The idea that he is “old school” and not up on what is happening in the marketing world today is a story only told by those who have never spent time with him or followed his work. I’m proud to say that I have done both.

It’s true that he does not suffer fools gladly and he expects a lot from his clients.

And also from his “partners on events” when he orchestrates a perfect pitch and that partner doesn’t cooperate. 🙂

Another reason I share this story (and a few more remembrances to come) is that as of this writing, Dan is in hospice and he has sent out this message:

“I find myself in the unusual position of regretfully announcing my death. Usually people are having to do the opposite; deny rumors of their passage… I am now on the final journey of no more than a few days before exit. Consequently I won’t be interacting here anymore.”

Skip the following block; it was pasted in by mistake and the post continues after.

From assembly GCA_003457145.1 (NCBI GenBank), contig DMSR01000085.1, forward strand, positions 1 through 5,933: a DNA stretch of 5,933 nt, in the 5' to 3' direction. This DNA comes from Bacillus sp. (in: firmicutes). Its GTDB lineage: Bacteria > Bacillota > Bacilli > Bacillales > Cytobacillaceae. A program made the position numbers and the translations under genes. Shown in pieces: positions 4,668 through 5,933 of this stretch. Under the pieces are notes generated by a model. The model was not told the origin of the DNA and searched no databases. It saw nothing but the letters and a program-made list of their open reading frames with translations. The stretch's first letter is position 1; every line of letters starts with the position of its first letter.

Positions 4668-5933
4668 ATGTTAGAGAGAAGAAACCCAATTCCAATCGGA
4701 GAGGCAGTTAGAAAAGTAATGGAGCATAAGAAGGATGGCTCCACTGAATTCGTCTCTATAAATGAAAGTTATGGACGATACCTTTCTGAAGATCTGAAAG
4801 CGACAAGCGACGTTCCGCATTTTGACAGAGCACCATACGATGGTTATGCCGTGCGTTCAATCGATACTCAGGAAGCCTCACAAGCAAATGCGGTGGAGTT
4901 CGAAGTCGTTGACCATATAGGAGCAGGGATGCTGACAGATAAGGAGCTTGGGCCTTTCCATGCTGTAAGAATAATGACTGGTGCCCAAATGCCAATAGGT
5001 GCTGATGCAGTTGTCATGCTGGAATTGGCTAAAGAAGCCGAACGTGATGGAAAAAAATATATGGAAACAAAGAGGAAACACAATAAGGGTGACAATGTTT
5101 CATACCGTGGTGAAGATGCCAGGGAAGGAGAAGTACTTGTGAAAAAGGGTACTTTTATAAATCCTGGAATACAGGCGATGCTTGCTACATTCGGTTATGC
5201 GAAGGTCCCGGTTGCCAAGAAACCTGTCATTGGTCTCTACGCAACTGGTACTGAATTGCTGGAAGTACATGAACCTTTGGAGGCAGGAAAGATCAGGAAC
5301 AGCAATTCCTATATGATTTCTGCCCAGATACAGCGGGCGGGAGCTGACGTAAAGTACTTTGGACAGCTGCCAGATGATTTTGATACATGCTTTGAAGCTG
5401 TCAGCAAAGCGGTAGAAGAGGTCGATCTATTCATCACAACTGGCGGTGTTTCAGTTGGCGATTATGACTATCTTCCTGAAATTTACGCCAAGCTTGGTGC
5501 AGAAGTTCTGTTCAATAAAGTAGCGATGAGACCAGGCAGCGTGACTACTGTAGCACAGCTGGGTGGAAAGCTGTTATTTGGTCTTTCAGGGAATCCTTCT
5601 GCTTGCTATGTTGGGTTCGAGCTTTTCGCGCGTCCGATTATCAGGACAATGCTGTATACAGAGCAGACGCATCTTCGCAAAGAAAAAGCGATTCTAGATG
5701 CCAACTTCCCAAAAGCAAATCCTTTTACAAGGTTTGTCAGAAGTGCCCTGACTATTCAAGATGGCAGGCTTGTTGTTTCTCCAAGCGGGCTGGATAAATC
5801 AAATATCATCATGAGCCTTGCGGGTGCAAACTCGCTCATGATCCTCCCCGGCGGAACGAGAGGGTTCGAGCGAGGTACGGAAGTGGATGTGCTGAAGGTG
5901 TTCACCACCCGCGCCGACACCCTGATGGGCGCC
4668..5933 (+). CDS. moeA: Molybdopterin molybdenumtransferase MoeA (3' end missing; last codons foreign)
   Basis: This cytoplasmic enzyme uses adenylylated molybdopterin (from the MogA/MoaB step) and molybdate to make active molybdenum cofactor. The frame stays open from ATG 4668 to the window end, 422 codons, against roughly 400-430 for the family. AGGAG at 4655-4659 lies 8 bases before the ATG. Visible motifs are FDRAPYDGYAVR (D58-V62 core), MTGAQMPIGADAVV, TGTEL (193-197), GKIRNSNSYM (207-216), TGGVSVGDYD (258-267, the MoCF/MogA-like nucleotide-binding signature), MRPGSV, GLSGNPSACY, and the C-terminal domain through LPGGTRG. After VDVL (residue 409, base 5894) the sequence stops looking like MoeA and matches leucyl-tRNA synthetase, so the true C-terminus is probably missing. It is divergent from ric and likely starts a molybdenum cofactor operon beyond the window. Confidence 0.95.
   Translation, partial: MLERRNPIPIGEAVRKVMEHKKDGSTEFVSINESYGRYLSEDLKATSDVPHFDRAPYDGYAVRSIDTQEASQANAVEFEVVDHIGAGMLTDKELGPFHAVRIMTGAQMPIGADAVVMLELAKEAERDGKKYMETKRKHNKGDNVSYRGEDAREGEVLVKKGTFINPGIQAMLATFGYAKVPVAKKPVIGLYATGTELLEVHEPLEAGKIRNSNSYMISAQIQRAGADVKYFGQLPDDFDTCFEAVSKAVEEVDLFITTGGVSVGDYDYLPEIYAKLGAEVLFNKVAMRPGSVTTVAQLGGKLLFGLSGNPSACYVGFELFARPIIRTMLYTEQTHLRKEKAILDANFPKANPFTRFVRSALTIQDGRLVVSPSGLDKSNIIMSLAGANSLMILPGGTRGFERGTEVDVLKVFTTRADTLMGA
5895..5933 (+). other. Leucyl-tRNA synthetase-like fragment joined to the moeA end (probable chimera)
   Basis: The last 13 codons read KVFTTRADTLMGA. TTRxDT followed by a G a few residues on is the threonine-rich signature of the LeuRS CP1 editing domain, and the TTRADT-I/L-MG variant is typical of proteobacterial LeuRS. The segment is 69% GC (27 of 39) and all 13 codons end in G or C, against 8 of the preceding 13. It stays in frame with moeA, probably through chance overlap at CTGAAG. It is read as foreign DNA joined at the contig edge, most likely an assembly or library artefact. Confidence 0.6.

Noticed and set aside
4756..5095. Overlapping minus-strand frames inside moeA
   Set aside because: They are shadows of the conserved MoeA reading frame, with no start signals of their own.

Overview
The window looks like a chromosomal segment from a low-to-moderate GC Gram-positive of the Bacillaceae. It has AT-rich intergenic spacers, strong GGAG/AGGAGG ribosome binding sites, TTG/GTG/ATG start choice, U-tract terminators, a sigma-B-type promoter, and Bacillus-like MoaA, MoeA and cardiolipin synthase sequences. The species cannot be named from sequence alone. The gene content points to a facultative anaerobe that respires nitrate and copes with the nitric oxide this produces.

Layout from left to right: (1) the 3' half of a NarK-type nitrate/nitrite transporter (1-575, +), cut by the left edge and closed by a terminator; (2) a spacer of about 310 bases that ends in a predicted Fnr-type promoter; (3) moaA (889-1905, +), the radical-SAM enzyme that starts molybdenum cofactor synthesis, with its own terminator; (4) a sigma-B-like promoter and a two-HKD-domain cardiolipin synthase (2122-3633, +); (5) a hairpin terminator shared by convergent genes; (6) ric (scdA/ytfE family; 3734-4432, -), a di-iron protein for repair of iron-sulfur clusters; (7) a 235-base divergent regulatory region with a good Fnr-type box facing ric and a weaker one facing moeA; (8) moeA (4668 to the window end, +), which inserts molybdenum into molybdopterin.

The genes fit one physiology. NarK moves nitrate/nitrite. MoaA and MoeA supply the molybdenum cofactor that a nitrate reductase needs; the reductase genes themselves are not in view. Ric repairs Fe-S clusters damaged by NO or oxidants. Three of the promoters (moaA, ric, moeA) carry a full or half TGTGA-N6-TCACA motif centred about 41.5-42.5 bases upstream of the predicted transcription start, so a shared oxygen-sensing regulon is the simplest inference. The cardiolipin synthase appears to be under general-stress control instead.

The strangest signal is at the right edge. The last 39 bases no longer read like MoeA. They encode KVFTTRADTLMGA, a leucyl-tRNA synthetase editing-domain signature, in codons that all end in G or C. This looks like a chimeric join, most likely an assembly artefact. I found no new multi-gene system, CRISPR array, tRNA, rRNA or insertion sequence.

I feel the need to interact from here. And I will still hold out hope for a miracle.

The outpouring on social media to this news has been incredible in its praise for him–which is both not surprising but also ironic because Dan never used a cell phone, he doesn’t do email and the only way to communicate with him is via fax.

He is the reason to own a fax machine.

Spoon-feeding is not his specialty and you have to work to get to him.

But he always plays full out when he’s with you and his expensive consulting fees are only an expense if you are not listening to what he is telling you.

A “Dan story” that illustrates his expectation for the “client” (me) happened fairly recently when I asked him to endorse my new bookOverdeliver with a blurb.